They (the ªābians) possessed temples and idols (who bore) the names of the sun (?), having fixed forms like (those) mentioned by Abū Ma‘shar al-Balkhī in his book on houses of worship, such as the temple of Ba‘al-bek which belonged to an idol of the sun. arrān was ascribed to the moon, and they constructed it in its (i.e., the moon’s) shape like a ìailasān-shawl. Nearby was a town named ªelemsīn, its ancient name being ªanam-sīn; that is, ‘idol of the moon,’ as well as another town named Tera‘-‘Ūz; that is, ‘gate of Venus.’ They say that the Kaaba and its images was (originally) their (sanctuary), that those who worshiped them (the images) were members of their group, and that Allāh was known by the name ZuÐal (Saturn) and al-‘Uzzā by the name al-Zuhara (Venus). They have numerous prophets, most of them being Greek philosophers like the Egyptian Hermes, Aghādhīmūn, Wālīs, Pythagoras, Bābā, Sawār the maternal grandfather of Plato, and others like these. Some of them refuse to eat fish, fearful that it might be an electric ray; or poultry, because they are constantly feverish; or garlic, because it causes headaches (and) overheats the blood or the semen which supports the world; or beans, because they thicken the mind and corrupt it, for in the beginning they grew in the skulls of humans.
They have three fixed prayers. The first is at sunrise (with) eight raka‘āt, the second prior to the departure of the sun from the middle of the sky (with) five raka‘āt, and the third at sunset (with) five raka‘āt. Each rak‘a in their prayers consists of three prostrations. Moreover, they voluntarily engage in prayer at the second hour of daylight, again at the ninth hour of daylight, and a third time at the third hour after nightfall. They pray in a state of purity and ritual cleanliness, and they bathe themselves when they incur ritual impurity. They do not practice circumcision because they maintain that they were not commanded to do this.
Many of their rules regarding women and punishments are similar to Islamic regulations, whereas those (precepts) regarding the contraction of impurity by coming into contact with corpses and the like resemble what is in the (Jewish) Torah. They have offerings devoted to the stars, their images, and their temples, and their priests and charmers supervise the sacrifices. They elicit information from this (procedure) about what might happen to the one sacrificing, or (furnish) a reply to what he asks about.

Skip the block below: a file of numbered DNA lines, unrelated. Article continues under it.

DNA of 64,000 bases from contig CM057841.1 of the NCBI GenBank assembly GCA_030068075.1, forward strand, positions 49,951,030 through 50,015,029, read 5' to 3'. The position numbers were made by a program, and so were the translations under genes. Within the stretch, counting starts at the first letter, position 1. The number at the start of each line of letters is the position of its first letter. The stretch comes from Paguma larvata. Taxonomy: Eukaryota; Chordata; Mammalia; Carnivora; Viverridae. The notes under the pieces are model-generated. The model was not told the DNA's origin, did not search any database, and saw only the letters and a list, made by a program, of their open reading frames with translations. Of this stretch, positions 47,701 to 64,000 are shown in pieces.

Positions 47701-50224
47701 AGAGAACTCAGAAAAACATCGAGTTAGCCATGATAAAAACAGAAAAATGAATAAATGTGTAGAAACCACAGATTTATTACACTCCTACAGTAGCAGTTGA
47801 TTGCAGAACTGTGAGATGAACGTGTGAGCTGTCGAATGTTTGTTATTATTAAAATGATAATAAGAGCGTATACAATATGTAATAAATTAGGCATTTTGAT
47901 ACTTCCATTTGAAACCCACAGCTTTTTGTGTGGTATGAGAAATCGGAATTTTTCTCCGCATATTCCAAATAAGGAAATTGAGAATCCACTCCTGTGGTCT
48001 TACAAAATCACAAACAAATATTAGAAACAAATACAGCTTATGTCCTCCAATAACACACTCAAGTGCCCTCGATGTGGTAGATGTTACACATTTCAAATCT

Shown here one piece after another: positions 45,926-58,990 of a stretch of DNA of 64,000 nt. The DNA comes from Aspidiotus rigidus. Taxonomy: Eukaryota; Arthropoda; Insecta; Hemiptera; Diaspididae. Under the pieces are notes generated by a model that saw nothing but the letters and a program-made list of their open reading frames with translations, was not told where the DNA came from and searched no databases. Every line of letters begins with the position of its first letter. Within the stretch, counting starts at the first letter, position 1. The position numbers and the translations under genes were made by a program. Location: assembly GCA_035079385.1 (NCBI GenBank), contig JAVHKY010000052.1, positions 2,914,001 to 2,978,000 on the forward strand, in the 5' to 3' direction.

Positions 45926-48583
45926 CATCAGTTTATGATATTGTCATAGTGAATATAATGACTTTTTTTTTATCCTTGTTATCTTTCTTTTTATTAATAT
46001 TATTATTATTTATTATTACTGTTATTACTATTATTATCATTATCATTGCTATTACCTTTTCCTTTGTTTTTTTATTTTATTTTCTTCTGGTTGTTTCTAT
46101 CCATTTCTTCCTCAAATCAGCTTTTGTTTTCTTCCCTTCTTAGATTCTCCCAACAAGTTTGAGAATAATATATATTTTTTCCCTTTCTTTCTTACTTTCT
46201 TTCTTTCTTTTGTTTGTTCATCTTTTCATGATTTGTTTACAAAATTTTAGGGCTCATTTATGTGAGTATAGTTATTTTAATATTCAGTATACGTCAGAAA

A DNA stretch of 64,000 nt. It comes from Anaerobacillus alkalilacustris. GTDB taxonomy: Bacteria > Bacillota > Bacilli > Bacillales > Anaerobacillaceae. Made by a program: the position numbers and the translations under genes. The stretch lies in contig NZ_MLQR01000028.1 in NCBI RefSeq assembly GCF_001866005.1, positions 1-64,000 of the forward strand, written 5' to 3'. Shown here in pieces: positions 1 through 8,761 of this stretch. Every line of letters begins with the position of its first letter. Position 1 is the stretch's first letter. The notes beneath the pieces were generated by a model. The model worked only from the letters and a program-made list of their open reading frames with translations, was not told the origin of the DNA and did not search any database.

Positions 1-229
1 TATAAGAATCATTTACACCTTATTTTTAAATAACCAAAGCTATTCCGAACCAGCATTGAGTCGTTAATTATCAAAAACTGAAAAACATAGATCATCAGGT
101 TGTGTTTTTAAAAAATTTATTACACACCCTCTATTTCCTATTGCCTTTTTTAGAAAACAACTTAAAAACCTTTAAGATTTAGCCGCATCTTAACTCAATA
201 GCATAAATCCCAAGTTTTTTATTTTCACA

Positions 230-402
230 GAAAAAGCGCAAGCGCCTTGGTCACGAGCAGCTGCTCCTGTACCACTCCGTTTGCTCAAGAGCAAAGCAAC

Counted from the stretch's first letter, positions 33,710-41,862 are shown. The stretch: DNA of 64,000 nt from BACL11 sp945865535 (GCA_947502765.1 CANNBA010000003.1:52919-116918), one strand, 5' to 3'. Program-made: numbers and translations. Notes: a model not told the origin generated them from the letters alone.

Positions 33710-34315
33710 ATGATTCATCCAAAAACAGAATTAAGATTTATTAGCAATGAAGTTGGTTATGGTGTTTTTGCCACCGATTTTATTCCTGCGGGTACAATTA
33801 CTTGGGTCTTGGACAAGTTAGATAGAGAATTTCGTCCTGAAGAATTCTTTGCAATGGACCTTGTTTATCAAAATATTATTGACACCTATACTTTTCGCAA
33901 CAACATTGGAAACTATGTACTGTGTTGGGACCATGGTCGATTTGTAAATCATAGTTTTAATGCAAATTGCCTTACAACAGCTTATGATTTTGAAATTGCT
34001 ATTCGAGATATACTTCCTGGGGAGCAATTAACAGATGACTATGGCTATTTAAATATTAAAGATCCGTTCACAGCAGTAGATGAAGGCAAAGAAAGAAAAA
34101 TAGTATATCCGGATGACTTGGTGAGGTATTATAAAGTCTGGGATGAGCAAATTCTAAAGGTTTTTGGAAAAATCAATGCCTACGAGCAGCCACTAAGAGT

The one named Hermes is Idrīs, who is mentioned in the (Jewish) Torah (under the name) AÐnūkh (i.e., Enoch). Some however claim that Būdhāsaf is Hermes.
It is also said that those termed arrānians are not truly the ‘ªābians’; rather, they are what the Scriptures call ‘pagans’ and ‘idolators.’ The (true) ªābians are those who remained behind in Babylon from that group of (Jewish) tribes who embarked for Jerusalem at the time of Cyrus and Artaxerxes. They were attracted to the teachings of the Zoroastrians and they ‘inclined’
(êabaw’) to the religion of Bukht-Naêêar (i.e., Nebuchadnezzar), and so they followed an ideology which combined Zoroastrianism and Judaism, like that of the Samaritans in Syria. Most of them can be found in Wāsiì , in Sawād al-‘Irāq, and in the region of Ja‘far, al-Jāmida, and Nahr al-ªila. They claim descent from ’Enūsh b. Shīth (i.e., Enosh, the son of Seth). They are at variance with the arrānians. They denounce their doctrines (and) do not agree with them except for a few things. Even when praying, they face the direction of the north pole, whereas the arrānians (face) towards the south.
Some of the People of the Book maintain that Methuselah had another son in addition to Lamech who was named ªābi’ and that the ªābians take their name from him.
Prior to the manifestation of rites and the advent of Būdhāsaf, the people living in the eastern portion of the world were (known as) ‘Shamaniyyin.’ They worshiped idols. Their remnant are now in India, China, and among the Toghuzghuz (Uighar Turks); the people of Khurāsān call them ‘Shamanān.’ Their remains and their idol-temples with their ornamentations are visible in the border-regions which join Khurāsān to India. They profess the infinite duration of time and the transmigration of souls.